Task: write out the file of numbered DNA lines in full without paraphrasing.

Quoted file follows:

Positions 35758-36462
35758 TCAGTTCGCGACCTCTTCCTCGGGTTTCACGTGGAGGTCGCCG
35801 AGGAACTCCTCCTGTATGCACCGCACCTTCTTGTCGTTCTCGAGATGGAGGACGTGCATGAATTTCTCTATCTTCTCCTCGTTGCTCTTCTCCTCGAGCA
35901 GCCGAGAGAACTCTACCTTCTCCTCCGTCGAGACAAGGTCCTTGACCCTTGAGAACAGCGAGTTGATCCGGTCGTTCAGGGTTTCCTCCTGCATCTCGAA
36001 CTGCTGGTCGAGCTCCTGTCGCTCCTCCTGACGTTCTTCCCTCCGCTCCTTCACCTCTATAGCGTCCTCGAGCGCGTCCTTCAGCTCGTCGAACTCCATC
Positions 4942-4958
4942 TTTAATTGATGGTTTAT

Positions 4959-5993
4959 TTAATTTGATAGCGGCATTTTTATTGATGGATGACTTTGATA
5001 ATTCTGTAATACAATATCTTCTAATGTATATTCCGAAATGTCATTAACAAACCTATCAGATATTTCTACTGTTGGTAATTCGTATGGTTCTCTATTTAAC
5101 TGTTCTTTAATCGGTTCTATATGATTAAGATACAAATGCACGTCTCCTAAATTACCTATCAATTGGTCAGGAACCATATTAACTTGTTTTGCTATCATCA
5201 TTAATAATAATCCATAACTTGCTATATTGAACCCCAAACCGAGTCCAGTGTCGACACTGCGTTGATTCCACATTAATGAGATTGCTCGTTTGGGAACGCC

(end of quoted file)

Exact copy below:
Positions 35758-36462
35758 TCAGTTCGCGACCTCTTCCTCGGGTTTCACGTGGAGGTCGCCG
35801 AGGAACTCCTCCTGTATGCACCGCACCTTCTTGTCGTTCTCGAGATGGAGGACGTGCATGAATTTCTCTATCTTCTCCTCGTTGCTCTTCTCCTCGAGCA
35901 GCCGAGAGAACTCTACCTTCTCCTCCGTCGAGACAAGGTCCTTGACCCTTGAGAACAGCGAGTTGATCCGGTCGTTCAGGGTTTCCTCCTGCATCTCGAA
36001 CTGCTGGTCGAGCTCCTGTCGCTCCTCCTGACGTTCTTCCCTCCGCTCCTTCACCTCTATAGCGTCCTCGAGCGCGTCCTTCAGCTCGTCGAACTCCATC
Positions 4942-4958
4942 TTTAATTGATGGTTTAT

Positions 4959-5993
4959 TTAATTTGATAGCGGCATTTTTATTGATGGATGACTTTGATA
5001 ATTCTGTAATACAATATCTTCTAATGTATATTCCGAAATGTCATTAACAAACCTATCAGATATTTCTACTGTTGGTAATTCGTATGGTTCTCTATTTAAC
5101 TGTTCTTTAATCGGTTCTATATGATTAAGATACAAATGCACGTCTCCTAAATTACCTATCAATTGGTCAGGAACCATATTAACTTGTTTTGCTATCATCA
5201 TTAATAATAATCCATAACTTGCTATATTGAACCCCAAACCGAGTCCAGTGTCGACACTGCGTTGATTCCACATTAATGAGATTGCTCGTTTGGGAACGCC